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What you need to know about ride sharing in New Brunswick

Woman driving a rideshare car with a male passenger in the backseat

Ride sharing has become very popular in many North American cities. The New Brunswick government made changes to the Motor Vehicle Act to pave the way for ride sharing in the Province. To protect drivers, passengers and others who participate in ride sharing, the Superintendent of Insurance has approved the N.B.P.F. No. 9, a standard Transportation Network Services Automobile insurance policy (TNC Policy) that must be purchased by Transportation Network Companies (TNCs). 

What is ride sharing?

Ride sharing is an arrangement in which a passenger or a group of passengers travel in a private vehicle, driven by its owner for a fee.  

How does it work?

A TNC connects passengers with TNC drivers to provide pre-arranged transportation services for a fee, exclusively through a transportation network (for example, an app on a smartphone or other device).

New Brunswick’s standard TNC insurance policy applies when a driver is using their vehicle as a TNC automobile during one of the following:

  • Period 1: When the driver is logged into a TNC network waiting to accept ride requests from passenger(s) but has not accepted a request.
  • Period 2: When the driver has accepted a ride request through a TNC network and is en route to pick up the passenger(s) until the passenger enters the vehicle or the ride request is cancelled.
  • Period 3: From the time the driver has a passenger(s) in the vehicle until the last passenger exits the vehicle.

What should drivers and passengers know before participating in ride sharing? 

If you are a TNC Driver

If you are considering using your vehicle as a TNC automobile, you should discuss this with your automobile insurance broker, agent or company before you start. If you decide to use your vehicle as a TNC automobile, you must notify your own insurer. Your automobile insurance policy excludes coverage if you are carrying passengers for compensation, unless your insurer expressly permits you to do so. 

If you drive for a TNC, your insurer may choose to:

  • cancel your insurance policy because of an increased risk of a loss; or
  • continue to insure you but may charge an additional premium because of the increased risk. 

If your insurer chooses to continue to insure you, they may add an endorsement to your insurance policy which provides restricted permission for you to drive for a TNC.  The Superintendent of Insurance has approved the endorsement N.B.E.F. No. 1-45 for this purpose. 

You should ensure that the TNC you will drive for has purchased a TNC Policy. The TNC should provide you with a TNC Insurance Information Form, which provides proof of the TNC Policy. The Form also allows you to provide proof of insurance to passengers. The TNC Insurance Information Form is not designed to replace your own proof of insurance (your pink card). 

If the TNC you drive for has purchased the TNC Policy, you are only covered for periods when you are using your vehicle as a TNC automobile as described above. For Period 1, the TNC Policy will only provide coverage if your insurer denies coverage.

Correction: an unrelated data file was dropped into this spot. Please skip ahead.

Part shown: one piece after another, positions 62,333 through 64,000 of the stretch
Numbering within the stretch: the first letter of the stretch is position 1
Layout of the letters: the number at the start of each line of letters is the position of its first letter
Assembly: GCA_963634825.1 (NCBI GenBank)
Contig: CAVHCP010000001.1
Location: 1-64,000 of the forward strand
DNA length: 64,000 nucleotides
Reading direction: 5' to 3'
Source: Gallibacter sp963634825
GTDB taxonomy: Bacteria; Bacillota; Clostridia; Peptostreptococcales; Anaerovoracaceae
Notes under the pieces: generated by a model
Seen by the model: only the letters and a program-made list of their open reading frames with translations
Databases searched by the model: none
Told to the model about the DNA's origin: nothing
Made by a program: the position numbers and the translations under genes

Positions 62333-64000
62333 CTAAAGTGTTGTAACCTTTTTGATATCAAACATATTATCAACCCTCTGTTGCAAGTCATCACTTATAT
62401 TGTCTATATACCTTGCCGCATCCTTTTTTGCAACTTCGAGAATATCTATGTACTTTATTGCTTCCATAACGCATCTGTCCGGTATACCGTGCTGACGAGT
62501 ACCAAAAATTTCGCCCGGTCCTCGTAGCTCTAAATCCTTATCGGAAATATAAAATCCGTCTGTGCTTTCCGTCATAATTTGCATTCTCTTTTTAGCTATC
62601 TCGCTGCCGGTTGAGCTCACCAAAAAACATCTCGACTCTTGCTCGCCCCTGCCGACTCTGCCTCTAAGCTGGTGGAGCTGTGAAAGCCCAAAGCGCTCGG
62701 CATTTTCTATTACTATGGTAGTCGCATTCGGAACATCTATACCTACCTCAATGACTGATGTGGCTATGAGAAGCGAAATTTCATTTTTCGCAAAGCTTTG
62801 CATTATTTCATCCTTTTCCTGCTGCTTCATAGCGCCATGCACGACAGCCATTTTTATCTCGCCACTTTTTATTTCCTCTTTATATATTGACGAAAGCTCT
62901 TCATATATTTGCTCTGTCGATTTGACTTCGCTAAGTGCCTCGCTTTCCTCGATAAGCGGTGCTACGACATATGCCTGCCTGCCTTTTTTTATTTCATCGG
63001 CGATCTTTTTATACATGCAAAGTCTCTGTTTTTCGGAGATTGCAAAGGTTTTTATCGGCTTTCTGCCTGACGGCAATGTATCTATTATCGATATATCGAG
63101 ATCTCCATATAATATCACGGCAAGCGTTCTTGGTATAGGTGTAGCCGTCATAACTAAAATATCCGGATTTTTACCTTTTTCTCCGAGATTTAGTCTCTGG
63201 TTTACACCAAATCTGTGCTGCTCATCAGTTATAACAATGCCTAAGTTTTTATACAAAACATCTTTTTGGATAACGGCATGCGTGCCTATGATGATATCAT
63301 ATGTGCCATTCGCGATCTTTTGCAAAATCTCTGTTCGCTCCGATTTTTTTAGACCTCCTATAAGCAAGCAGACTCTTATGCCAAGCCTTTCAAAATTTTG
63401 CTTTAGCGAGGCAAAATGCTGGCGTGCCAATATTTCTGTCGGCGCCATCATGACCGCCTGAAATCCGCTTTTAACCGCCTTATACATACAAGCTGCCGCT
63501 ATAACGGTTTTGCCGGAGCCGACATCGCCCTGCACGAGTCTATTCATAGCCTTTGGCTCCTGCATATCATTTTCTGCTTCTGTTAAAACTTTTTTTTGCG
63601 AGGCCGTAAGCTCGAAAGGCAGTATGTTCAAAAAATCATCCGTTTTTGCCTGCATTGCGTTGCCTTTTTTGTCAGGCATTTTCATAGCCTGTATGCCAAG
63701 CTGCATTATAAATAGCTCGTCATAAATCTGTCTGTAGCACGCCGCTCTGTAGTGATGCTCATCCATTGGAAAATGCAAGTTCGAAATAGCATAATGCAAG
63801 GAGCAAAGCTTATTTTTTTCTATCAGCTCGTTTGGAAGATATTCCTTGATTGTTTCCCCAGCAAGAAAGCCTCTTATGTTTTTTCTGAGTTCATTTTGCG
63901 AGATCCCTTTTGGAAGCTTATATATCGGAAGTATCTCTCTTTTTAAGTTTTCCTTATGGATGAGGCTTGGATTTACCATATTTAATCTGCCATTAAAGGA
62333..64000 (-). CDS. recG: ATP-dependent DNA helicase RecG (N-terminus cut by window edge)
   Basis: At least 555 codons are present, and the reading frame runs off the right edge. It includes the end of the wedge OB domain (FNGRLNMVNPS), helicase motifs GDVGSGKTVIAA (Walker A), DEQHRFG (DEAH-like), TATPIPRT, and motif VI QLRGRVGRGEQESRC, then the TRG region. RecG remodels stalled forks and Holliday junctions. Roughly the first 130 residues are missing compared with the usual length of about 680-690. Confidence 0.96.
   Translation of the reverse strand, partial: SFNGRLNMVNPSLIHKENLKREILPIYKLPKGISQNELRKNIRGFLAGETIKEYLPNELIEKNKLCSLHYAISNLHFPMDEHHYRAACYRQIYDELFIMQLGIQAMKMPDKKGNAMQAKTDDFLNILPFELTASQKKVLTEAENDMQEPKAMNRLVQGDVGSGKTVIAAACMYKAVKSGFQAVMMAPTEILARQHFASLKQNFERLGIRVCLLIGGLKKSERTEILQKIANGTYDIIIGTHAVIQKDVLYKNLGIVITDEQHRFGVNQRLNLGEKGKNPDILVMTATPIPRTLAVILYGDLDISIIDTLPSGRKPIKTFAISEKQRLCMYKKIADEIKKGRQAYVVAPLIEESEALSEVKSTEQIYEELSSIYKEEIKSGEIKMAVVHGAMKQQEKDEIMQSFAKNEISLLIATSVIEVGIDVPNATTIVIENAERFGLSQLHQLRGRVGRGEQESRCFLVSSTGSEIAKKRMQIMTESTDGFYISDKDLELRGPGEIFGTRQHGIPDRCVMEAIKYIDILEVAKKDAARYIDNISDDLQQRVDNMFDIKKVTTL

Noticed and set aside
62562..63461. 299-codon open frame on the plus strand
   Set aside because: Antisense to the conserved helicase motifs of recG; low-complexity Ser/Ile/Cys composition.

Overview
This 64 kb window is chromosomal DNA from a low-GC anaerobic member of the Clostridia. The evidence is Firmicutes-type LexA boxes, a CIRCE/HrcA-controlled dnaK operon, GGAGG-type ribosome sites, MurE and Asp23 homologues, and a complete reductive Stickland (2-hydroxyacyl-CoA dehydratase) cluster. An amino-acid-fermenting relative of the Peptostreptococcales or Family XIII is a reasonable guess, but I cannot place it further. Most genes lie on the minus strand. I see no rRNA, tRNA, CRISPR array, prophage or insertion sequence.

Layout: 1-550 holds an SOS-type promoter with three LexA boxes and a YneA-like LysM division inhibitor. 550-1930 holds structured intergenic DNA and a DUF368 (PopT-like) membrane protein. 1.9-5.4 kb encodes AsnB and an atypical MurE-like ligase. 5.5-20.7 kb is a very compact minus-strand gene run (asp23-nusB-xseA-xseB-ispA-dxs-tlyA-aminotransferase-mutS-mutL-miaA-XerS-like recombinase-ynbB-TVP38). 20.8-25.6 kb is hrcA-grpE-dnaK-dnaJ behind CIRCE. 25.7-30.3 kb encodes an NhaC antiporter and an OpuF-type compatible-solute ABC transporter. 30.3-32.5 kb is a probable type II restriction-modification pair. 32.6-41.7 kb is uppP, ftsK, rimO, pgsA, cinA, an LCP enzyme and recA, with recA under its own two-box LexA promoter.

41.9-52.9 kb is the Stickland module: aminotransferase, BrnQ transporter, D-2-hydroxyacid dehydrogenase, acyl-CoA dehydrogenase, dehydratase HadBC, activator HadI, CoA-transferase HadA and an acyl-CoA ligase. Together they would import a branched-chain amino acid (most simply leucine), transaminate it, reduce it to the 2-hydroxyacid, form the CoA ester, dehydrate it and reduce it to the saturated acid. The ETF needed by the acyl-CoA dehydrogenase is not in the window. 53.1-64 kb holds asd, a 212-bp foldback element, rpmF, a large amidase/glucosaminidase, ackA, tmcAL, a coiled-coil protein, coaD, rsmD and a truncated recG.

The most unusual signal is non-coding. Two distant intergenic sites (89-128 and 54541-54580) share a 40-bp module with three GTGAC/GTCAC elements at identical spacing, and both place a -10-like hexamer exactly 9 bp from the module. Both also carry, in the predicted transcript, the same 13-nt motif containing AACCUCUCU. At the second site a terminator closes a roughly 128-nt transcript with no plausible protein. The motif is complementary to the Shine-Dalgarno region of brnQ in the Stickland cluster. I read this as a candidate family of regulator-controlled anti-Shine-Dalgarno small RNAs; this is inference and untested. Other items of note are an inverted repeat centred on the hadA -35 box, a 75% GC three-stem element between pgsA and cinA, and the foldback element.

You are only covered for Section C (physical damage to your vehicle) in Periods 2 and 3 if:

  • the TNC purchased this optional coverage; and 
  • you purchased Section C coverage on your own policy.

You are not covered while:

  • carrying street-hailed passengers 
  • taking passengers on a sightseeing tour
  • transporting certain kinds of cargo. 

If you are a ride sharing passenger

Although New Brunswick has approved a standard TNC insurance policy, this does not mean a TNC has purchased the policy. Before using a ride share service, you should make sure the TNC and its drivers have appropriate insurance. You should ask the driver to show you the TNC Insurance Information Form. An insurance company that issues a TNC Policy must ensure that a TNC Insurance Information Form is provided to all drivers. In some municipalities, a TNC and their driver may be required to provide proof of appropriate automobile insurance to be licensed to operate in the municipality. 

If you want to review the TNC Policy, you can check the TNC’s website. The TNC is expected to post a copy of its TNC Policy on its website. You could also ask to view the TNC’s insurance policy via the driver’s smartphone application. The TNC may provide a copy of its policy to its drivers through the driver’s smartphone application.

The TNC Policy only provides insurance coverage for rides booked electronically using the TNC’s app. It does not provide insurance coverage when passengers street-hail a ride. 

Information for TNCs

The Superintendent of Insurance expects any TNC will make a copy of the TNC Policy available on its website for viewing by TNC drivers and the general public.

TNCs must ensure that their drivers have a copy of the TNC Insurance Information Form.

TNCs should advise TNC drivers of the coverage limitations under the TNC Policy. 

Given the unique nature of the TNC Policy, the Superintendent of Insurance expects TNCs and their insurer to cooperate with other insurers in claims coverage investigations and to facilitate the exchange of information, including dates, times and circumstances of an accident involving a TNC driver and the times that the TNC driver was logged in and logged out of the TNC network.

This guide is for educational and informational purposes only. FCNB does not provide legal or other professional advice or endorse any product or services.

While FCNB considers the information provided to be reliable at the time of posting, FCNB does not represent or warrant that it is complete, timely or accurate. FCNB is not responsible for any damages however caused, which result from the use of this guide.